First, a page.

Diversity training is proper remedial action to avoid Title VII liability says 5th Circuit.
Williams-Boldware v. Denton County, Texas No. 13-40044
(5th Cir. January 31, 2014).
This is a hostile work environment case where the U.S. Court of Appeals for the 5th Circuit reversed a judgment and dismissed the discrimination claims of an African-American Assistant District Attorney.
Williams-Boldware was a misdemeanor prosecutor and had a discussion with a Caucasian co-worker (Cary) about a case involving an African-American defendant. The defendant had issued several racial slurs to officers and Cary responded with several derogatory comments which Williams-Boldware took offense. The incident was reported to Cary’s supervisors and he was reprimanded and had to attend diversity training. He apologized, but Williams-Boldware did not feel the apology was genuine. Afterwards, Williams-Boldware listed several incidents where she believed Cary was taunting her, including her belief that his reference to the need for a “boombox” for us at trial implicitly referenced the African American culture. She also noted that another co-worker called her at trouble-maker. These three incidents were the sum of incidents she believed were racially motivated. She did not believe the DA’s Office took the complaints seriously enough, so she sued under Title VII. She also sued the individual co-workers, but those claims were dismissed by the court prior to trial. The jury returned a verdict in favor of Williams-Boldware. The County appealed asserting the incidents do not amount to a hostile work environment as a matter of law and insufficient evidence was present to tie any comments to her mental pain and suffering.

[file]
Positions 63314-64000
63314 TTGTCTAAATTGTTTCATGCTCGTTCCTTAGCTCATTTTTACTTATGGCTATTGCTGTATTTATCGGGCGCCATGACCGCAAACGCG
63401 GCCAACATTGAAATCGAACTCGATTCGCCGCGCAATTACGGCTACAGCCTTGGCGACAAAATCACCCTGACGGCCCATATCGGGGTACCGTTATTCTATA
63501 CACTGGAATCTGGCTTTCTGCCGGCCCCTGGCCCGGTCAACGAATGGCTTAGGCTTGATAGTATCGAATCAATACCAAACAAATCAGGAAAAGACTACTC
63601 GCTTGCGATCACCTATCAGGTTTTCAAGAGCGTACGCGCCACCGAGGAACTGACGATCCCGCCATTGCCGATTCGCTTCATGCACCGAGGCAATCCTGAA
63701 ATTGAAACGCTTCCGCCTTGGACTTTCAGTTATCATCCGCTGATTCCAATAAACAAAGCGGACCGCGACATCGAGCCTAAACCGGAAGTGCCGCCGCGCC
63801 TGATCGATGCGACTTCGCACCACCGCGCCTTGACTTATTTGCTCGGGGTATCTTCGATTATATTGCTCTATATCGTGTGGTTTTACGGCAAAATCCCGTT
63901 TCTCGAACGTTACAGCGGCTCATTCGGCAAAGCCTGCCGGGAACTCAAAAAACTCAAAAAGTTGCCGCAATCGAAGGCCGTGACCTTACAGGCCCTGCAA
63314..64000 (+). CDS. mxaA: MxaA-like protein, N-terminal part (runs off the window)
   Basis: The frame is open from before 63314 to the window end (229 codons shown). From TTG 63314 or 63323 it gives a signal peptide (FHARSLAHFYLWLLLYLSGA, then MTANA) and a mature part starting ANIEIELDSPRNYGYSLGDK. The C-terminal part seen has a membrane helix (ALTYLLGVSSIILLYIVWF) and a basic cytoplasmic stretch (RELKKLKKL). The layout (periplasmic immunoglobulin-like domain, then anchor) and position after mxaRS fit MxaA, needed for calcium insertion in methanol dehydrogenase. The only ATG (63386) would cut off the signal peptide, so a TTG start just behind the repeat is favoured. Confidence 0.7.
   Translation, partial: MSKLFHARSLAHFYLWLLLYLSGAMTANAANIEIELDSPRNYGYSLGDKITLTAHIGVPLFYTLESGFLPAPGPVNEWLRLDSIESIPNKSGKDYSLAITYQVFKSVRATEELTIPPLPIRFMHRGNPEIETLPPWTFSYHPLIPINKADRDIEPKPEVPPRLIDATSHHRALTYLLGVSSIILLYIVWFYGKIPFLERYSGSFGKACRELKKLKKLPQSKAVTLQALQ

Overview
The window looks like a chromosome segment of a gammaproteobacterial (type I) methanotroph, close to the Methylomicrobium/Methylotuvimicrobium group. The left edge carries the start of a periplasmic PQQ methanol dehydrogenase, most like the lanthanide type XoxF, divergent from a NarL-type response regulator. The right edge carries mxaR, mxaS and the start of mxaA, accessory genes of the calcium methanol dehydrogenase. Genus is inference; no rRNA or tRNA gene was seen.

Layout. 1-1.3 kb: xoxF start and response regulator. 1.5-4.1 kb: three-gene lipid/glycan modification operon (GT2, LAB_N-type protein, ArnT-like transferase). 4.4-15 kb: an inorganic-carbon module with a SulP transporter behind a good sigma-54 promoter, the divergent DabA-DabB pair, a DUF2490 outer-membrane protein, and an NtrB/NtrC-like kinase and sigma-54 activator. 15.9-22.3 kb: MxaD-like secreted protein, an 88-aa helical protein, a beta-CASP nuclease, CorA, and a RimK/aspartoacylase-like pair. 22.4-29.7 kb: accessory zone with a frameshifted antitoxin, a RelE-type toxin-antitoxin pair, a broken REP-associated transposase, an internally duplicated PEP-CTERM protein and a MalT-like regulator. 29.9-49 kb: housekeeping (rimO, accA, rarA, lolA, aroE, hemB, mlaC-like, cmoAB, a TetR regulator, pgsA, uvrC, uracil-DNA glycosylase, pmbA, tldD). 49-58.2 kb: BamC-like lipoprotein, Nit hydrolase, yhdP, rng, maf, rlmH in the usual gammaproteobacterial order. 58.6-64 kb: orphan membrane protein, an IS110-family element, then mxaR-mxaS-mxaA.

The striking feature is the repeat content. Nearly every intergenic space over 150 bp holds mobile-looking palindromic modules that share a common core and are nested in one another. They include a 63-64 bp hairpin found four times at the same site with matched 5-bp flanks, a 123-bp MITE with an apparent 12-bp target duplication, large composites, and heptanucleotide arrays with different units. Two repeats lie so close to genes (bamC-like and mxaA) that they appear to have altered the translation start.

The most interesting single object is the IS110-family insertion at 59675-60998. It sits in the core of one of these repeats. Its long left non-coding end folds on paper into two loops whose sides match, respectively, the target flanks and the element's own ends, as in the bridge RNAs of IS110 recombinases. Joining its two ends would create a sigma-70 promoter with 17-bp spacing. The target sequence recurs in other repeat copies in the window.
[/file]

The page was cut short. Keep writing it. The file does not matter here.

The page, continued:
The 5th Circuit held the reprimand and diversity training were sufficient prompt remedial actions to entitle the County to its defense as a matter of law. The court specifically held that although it was not deciding whether the conduct was severe enough or not to qualify under the law, the remedial action was sufficient given the severity of the offensive conduct. Further, Williams-Boldware did not present evidence that any racially motivated actions persisted after training. The court then held that even after ordered to plead facts to support individual liability (a failure to promote being the only plausible one possible), Williams-Boldware was unable to do so and the dismissal of the individual defendants on qualified immunity grounds was therefore proper.
If you would like to read this opinion click here. Panel: Chief Judge Steward, Justices Jolly and Smith. Opinion by Chief Judge Stewart. Attorney for Appellant is listed as Sidney Katherine Powell; Attorney for Appellee is listed as William Edward Trantham.